Growing up in the late 1970’s and early 1980’s, things were not looking very good. The Cold War with the U.S.S.R., the Islamic Revolution in Iran with American embassy staff held as hostages, and runaway inflation were on everyone’s mind. So when I first heard Larry Norman’s song “I Wish We’d All Been Ready,” I really resonated with the message:
life was filled with guns and war
and everyone got trampled on the floor
i wish we’d all been ready
children died the days grew cold
a piece of bread could buy a bag of gold
i wish we’d all been ready
there’s no time to change your mind
the son has come and you’ve been left behind
a man and wife asleep in bed
she hears a noise and turns her head
i wish we’d all been ready
two men walking up a hill
one disappears and one’s left standing still
i wish we’d all been ready
Based on Matthew 24:36-44, Larry Norman was singing about the coming Rapture, where all living Christians would be taken up into the air to escape the approaching seven years of the Great Tribulation, prior to the Second Coming where Jesus Christ sits in judgment as the righteous King and to rule the earth for a one thousand year millennium (previous Veracity post). While most of my Christian friends were hesitant to guess any particular dates, the general sense was that Jesus would definitely come within my lifetime. I was so taken in by this message that for the first few working years out of college, I never bothered to participate in my company’s 401K plan to save for the future. Why should I plan for the future when Jesus is definitely coming back so soon?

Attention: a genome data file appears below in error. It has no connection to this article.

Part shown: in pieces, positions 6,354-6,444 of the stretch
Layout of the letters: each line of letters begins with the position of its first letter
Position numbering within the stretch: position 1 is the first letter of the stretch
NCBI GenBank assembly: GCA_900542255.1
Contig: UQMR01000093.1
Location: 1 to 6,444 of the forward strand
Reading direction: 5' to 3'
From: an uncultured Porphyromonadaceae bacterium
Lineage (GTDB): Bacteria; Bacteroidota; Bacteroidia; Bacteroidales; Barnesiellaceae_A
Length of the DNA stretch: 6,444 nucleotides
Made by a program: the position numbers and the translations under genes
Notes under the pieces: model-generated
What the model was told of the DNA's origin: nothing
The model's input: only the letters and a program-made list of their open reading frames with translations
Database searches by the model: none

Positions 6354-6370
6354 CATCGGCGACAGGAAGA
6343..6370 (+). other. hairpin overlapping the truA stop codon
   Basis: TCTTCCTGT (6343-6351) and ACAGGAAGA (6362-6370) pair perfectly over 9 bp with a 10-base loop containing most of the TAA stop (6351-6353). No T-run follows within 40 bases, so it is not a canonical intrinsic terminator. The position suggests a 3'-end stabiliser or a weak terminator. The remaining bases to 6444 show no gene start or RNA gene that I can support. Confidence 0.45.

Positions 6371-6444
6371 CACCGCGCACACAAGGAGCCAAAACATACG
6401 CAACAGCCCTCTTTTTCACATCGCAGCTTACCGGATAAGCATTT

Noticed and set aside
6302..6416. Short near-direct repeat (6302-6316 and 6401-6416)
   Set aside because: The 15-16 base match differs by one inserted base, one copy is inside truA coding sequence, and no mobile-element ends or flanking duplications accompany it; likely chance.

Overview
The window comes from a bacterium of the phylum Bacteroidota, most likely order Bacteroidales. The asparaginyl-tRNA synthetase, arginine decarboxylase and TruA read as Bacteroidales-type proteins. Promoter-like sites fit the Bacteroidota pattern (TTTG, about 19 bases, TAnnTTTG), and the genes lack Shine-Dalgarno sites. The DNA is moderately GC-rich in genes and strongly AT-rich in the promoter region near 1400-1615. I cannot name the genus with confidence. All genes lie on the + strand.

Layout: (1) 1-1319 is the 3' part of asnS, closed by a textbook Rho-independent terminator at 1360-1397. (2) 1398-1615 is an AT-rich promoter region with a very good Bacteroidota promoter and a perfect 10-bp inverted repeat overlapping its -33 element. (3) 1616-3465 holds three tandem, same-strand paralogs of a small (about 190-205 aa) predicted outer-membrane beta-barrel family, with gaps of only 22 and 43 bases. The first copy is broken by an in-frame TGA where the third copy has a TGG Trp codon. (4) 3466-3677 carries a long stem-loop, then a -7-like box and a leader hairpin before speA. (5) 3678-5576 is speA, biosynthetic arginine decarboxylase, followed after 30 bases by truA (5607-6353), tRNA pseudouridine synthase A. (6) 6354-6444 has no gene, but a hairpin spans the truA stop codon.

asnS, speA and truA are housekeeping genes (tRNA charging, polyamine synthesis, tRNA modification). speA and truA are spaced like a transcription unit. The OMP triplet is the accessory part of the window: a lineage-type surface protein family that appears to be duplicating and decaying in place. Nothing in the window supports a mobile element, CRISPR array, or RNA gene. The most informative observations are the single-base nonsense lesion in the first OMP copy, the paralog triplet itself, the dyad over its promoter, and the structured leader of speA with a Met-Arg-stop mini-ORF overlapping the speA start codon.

Years later, I now wish I had given greater thought to how my view of the EndTimes had impacted my life as a young person. Even more so, I wish I had learned that the Rapture theology narrative I had so readily embraced as being identical with the very Word of God is actually a bit more complicated. Let us dig a little deeper into what the Bible teaches on the subject.
Rethinking the Biblical Basis for the Rapture:
Here is what I mean: this standard Rapture theology that I learned taught that to be “left behind” in the Rapture is a bad thing. The Christians who truly trust in Jesus will be “taken” away and ascend towards Christ. The Rapture itself is not a sign of God’s judgment. Rather judgment will come later, but first those “left behind” will experience the terror of living through the Great Tribulation. At the end of this blog post, you can view a video by the gifted Southern California expository Bible teacher, John MacArthur, giving the basic approach to and thoughtful defense of this popular understanding of the Rapture.